COHN: Grant Balfour's injury no emergency in Beaniverse
A's GM, an old-fashioned wheeler-dealer, will find a way to compensate
Published: Saturday, February 16, 2013 at 6:29 p.m.
Last Modified: Saturday, February 16, 2013 at 11:12 p.m.
We were talking about Oakland A's closer Grant Balfour the other night on CSN Bay Area and how Balfour needed surgery and won't be ready for another month or so. Host Jim Kozimor asked the relevant question: If Balfour can't return in four weeks, is Oakland in a pickle — not that he used the word “pickle.”
Kozimor, Barry Tompkins and I batted around — bunted around? — the idea that the A's already have two potential closers in Ryan Cook and Sean Doolittle, so there's no need for an SOS.
And then it occurred to me. The A's are in no trouble at all. This is Billy Beane's team. He thinks closers are overrated and refuses to pay big bucks for them.
But that's not even the point. The main point is Beane himself, the kind of man he is, and he will get a closer if he needs one. So I said on air, happily stealing an idea Marty Lurie recently gave me, that Beane is an old-style baseball man. Think Branch Rickey or Bill Veeck, if you can remember back that far. Think of baseball before free agency when GMs would wheel and deal players like kids trading baseball cards.
Kid One: “I'll trade you one Mays for two Clementes.”
Kid Two: “You gotta be nuts.”
Beane is a throwback to another era despite his sandals and shorts and his rather hip appearance — that last bit would make him laugh. He has brought the 1950s back into ball. He is always dealing. He never stops. That is his MO and it got the A's into the playoffs last season and it is wonderful.
Quick note on Dealing Billy: His 2012 team was almost entirely anonymous. The Angels said they respected the A's but they didn't know who they were.
I didn't know them either, although they had lots of guys named Brandon. This year they have fewer Brandons and you have to wonder if that will adversely affect them. Is there a Brandon Gap?
Beane can wheel and deal like a maniac — in the good sense of maniac — because his players are young and many are not free agents, aren't even up for salary arbitration. Beane owns them. He deals.
Here are some examples of Dealing Billy, God love him.
He needed a power-hitting outfielder. He got Cuban expatriate Yoenis Cespedes. Most people never heard of him.
In mid-December, A's free-agent shortstop Stephen Drew signed with Boston. Did Beane panic? Please. The next day, he signed Japanese free-agent shortstop Hiroyuki Nakajima.
One door closes. Another door opens. This is the Beane Universe — call it the “Beaniverse.”
Take the case of Bartolo Colon, the pudgy guy who got suspended a big 50 games last season for drug cheating. On Nov. 3, Colon elected free agency. The same day, Beane re-signed him. In the Beaniverse the past does not exist. Colon can help the team. Colon is in. For now.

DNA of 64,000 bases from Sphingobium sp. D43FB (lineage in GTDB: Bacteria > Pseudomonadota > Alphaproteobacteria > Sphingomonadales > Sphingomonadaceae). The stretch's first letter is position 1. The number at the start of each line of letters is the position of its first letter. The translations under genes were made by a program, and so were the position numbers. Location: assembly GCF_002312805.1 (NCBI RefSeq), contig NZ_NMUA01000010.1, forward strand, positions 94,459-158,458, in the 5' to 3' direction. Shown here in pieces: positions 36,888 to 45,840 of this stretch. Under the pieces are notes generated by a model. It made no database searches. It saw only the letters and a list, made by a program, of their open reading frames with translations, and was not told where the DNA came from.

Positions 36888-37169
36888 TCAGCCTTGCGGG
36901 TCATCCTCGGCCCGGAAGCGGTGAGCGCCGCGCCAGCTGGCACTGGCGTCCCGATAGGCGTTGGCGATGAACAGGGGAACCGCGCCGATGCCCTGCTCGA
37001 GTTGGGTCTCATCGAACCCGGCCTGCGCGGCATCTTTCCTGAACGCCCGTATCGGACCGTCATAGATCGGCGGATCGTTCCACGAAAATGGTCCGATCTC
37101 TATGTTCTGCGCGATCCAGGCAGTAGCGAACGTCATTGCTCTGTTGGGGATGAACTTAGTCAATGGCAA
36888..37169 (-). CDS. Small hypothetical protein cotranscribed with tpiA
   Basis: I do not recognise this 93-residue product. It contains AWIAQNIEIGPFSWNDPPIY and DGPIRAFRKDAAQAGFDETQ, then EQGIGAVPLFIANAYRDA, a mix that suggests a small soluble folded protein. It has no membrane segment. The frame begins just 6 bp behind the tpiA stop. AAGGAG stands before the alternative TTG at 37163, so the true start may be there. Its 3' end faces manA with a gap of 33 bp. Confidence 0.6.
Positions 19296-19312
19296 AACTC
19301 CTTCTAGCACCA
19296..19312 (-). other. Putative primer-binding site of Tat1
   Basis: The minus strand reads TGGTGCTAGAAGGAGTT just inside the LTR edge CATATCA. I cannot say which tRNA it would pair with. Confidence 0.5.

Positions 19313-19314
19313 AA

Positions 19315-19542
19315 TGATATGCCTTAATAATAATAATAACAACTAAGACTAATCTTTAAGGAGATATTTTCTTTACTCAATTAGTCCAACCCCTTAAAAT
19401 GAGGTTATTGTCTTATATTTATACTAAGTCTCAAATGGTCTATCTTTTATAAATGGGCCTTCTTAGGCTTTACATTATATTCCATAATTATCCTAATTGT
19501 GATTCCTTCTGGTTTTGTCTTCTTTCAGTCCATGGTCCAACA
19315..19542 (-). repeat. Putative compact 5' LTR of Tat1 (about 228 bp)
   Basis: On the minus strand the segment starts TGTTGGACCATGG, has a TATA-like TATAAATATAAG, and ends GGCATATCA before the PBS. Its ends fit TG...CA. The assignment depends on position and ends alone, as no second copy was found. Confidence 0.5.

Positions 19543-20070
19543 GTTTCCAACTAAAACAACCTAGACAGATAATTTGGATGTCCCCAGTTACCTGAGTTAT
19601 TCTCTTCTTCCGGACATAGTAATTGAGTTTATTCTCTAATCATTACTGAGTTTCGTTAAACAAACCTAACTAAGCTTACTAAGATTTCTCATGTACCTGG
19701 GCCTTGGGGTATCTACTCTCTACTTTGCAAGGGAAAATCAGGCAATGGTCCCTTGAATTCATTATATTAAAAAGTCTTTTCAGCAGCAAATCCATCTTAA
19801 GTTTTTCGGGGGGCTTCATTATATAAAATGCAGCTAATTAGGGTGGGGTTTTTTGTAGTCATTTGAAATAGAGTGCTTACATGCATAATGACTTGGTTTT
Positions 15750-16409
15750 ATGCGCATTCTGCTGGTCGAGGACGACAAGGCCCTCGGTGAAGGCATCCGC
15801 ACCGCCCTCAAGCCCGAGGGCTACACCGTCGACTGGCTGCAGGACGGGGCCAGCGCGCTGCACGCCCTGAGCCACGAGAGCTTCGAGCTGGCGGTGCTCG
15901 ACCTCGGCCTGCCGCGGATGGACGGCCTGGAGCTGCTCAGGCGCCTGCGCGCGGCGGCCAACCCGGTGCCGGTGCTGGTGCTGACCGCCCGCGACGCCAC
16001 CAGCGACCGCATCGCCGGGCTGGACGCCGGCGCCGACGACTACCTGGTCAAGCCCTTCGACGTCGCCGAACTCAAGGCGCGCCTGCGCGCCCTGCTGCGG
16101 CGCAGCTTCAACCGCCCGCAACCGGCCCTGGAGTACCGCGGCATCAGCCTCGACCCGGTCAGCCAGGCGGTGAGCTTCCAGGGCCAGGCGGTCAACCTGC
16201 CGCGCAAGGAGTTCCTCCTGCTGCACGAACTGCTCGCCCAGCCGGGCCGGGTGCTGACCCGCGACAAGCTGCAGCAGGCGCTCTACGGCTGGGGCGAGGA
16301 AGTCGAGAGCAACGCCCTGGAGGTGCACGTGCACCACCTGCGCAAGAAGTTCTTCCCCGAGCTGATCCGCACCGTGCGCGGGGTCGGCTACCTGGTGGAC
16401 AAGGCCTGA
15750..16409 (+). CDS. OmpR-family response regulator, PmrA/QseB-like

On Feb. 4, Beane got second baseman Jed Lowrie — he needed a second baseman — for longtime A's prospect Chris Carter among others.
You're in, you're out. Or as Dorothy said (yes, THAT Dorothy), “People come and go so quickly here.”
Beane already had traded pitcher Tyson Ross to the Padres, Ross from Oakland's Bishop O'Dowd High School, Ross one of the A's benchmark prospects. Not any more.
Beane needed depth at catcher. Last August, he had said bye-bye to Kurt Suzuki, once considered the face of the team. (No sentiment allowed in the Beaniverse.)
So, in January he traded with Seattle for left-handed-hitting catcher John Jaso — it was a three-team trade, something Beane specializes in. And Jaso will be in Oakland until he isn't in Oakland.
A few days ago, Beane signed pitcher Hideki Okajima.
Over at the Giants, Brian Sabean — perhaps the best in the business — is always trying to preserve the team, keep it together, hold onto that fabulous pitching. Beane — perhaps the best in the business — is always building up the team and then tearing it apart. It seems he remakes the A's on an almost-daily basis. Both GMs are right. Neither is wrong. They have totally different approaches. It's like the difference between conservative and liberal.
Go to the A's website. Look up “Transactions.” They never end, like footnotes in a scholarly book about the sex life of fruit flies. And the transactions are in the smallest type. You almost need a magnifying glass to read them.
Baseball players may have big bloated names among fans and in the papers.
Not in the Beaniverse.
They all are the same. They are movable, tradable details. No one is safe. No one can afford complacency. Beane's players play hard or they're gone.
One imagines Beane has this mantra tacked on the wall over his desk: On your marks. Get set. Trade.
For more on the world of sports in general and the Bay Area in particular, go to the Cohn Zohn at cohn.blogs.pressdemocrat.com. You can reach Staff Columnist Lowell Cohn at email@example.com.
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